Without Manufacturers’ Information, You’re Flying Blind. OEM information prevents a serious headache on a Jeep Liberty repair.
By Karl Kirschenman
Mike is a great guy who runs a collision repair facility in Joliet, Illinois. We’ve always had a good relationship and he never holds back when we talk. Good or bad, you’ll get exactly what you asked for – complete honesty.
Mike had only been using OEM repair information for a couple of weeks, so I called him looking for some feedback. I was not expecting to hear what he told me. I specifically asked him how he was doing using OEM repair information in his shop’s workflow. Mike told me that in the short time he had been using factory information, it had already saved his shop from having a serious delivery issue. And Mike has always taken pride in delivering vehicles to their owners on time.
Describing what happened, Mike said, “We had a Jeep® Liberty® in here. It had an OCS (occupant classification system) module and an ORC (occupant restraint controller) module. Luckily we checked before we installed the new modules, because, according to the OEM, you must install them one at a time. Install the occupant classification module (OCM) first and allow it to receive calibration data from the ORC. Then install the ORC module and allow it to calibrate with the OCS. If you install both new modules at the same time, you have a serious problem – it sets an irreversible fault. How would we have known that? It would be impossible to know that! Without OEM information, you’re flying blind.”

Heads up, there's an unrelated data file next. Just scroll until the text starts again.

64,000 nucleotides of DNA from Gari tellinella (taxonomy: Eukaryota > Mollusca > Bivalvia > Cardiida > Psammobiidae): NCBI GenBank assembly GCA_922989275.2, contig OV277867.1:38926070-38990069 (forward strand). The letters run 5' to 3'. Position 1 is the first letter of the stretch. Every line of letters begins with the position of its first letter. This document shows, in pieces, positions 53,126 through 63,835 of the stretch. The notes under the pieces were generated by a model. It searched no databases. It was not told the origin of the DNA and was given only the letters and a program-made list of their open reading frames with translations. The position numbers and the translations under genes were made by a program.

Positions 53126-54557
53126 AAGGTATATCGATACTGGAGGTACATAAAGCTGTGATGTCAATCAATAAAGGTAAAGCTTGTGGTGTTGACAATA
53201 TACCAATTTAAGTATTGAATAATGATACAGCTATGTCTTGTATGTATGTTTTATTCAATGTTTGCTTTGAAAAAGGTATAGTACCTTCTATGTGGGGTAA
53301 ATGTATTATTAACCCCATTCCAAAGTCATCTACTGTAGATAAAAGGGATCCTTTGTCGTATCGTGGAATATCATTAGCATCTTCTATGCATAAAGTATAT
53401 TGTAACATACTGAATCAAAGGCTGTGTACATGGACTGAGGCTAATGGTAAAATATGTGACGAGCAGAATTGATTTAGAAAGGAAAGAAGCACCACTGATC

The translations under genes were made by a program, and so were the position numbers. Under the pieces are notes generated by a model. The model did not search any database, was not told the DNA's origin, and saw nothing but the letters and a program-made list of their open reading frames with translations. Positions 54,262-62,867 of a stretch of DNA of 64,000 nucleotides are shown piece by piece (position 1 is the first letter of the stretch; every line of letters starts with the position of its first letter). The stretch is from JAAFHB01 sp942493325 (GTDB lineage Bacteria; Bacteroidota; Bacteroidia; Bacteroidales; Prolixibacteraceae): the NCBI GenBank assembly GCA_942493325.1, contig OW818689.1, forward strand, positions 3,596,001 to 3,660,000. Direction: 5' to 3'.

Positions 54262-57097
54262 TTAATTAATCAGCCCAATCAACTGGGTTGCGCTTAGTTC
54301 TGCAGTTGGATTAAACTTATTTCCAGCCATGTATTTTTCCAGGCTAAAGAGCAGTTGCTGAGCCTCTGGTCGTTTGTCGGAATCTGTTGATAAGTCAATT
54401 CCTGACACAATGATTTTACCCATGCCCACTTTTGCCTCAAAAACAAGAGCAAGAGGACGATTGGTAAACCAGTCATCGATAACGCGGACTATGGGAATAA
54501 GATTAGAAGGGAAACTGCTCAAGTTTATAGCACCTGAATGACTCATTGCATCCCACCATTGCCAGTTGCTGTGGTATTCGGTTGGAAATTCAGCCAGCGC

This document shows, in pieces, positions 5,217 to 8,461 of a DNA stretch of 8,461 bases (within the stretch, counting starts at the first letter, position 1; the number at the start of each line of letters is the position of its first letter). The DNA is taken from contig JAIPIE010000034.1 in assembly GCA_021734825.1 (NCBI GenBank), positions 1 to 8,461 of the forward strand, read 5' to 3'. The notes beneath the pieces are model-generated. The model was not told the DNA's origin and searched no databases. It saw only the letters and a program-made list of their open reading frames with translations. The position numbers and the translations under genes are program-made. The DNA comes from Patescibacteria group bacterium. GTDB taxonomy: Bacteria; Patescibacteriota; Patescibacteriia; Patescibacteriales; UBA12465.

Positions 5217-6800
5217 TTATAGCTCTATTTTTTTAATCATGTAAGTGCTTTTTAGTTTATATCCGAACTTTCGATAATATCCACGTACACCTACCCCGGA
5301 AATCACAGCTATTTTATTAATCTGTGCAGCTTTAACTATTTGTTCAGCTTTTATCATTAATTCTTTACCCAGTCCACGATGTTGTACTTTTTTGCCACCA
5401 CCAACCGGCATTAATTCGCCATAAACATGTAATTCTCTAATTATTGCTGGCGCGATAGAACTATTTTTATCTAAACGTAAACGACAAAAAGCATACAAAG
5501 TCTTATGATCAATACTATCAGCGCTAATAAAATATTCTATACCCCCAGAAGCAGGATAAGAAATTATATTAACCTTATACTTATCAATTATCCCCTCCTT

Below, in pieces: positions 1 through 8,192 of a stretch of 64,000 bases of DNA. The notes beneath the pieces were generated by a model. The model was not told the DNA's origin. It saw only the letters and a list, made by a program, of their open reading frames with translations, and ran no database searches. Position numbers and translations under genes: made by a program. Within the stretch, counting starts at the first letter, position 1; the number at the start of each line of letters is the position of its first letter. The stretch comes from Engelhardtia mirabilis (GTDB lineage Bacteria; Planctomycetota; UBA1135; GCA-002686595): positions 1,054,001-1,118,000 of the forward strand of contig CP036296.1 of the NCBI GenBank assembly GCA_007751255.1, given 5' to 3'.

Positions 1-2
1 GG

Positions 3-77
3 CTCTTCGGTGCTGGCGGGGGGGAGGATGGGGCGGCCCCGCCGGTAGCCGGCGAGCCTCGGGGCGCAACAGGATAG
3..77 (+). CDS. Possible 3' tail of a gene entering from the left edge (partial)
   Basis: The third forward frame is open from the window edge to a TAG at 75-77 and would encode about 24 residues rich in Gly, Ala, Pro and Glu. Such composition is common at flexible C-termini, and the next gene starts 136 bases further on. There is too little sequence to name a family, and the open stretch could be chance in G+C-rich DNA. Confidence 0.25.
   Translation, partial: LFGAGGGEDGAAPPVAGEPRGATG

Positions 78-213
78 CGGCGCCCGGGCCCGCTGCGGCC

Fortunately, Mike’s technician looked up the procedures ahead of time, and it’s a good thing he did. He saved the shop a lot of hurt.
Basically, the OEM procedure says that the OCS components of the passenger side front seat cushion (including the cushion frame, springs, pad, seat weight bladder and pressure sensor, seat cushion foam and the OCM) are a factory-calibrated and assembled unit. Once the OCS is installed and the electrical connections are made, it uploads calibration settings from the OCM and stores them in the memory of the airbag control module, also called the ORC (occupant restraint controller). Any time any one of the OCM components is removed or replaced for any reason, the OCM must be re-calibrated.
Simple right? Not really! Here is one of the warnings included in the OCS/OCM installation procedure:
“CAUTION: On vehicles equipped with the Occupant Classification System (OCS), never replace both the Airbag Control Module (ACM) (also known as the Occupant Restraint Controller/ORC) and the Occupant Classification Module (OCM) at the same time. If both require replacement, replace the OCM first. Then perform the supplemental restraint verification test including an ignition-On time of at least one minute before replacing the ACM. Both the ACM and the OCM store OCS calibration data, which they transfer to one another during the first minute of ignition-On time after one of them is replaced. If both modules are replaced at the same time, an irreversible fault will be set in both modules. If the data transfer is not allowed sufficient time to complete between modules (at least one minute of ignition-On), an irreversible fault will be set in the module requiring the data.”
Part of the physicians’ Hippocratic Oath says that they must do no harm. I think that goes for collision shops, too. When a customer brings in their vehicle, they expect that the shop knows how to correctly repair it. They don’t expect the shop to damage it further. It happens, but it’s kind of bad for business, don’t you think?
Mike summed up the value of OEM collision repair information, “When you can show the insurance company and the vehicle owner that the car was repaired to factory standards, everyone wins!”
NOTE: This repair/service information is excerpted from information published by the vehicle manufacturer, and intended for the purpose of promoting OE collision repair information to trained, professional technicians with the knowledge, tools and equipment to do the job properly and safely. Before attempting any repairs described, refer to the complete article in ALLDATA Collision® S3500. It is recommended that these procedures not be performed by “do-it-yourselfers.”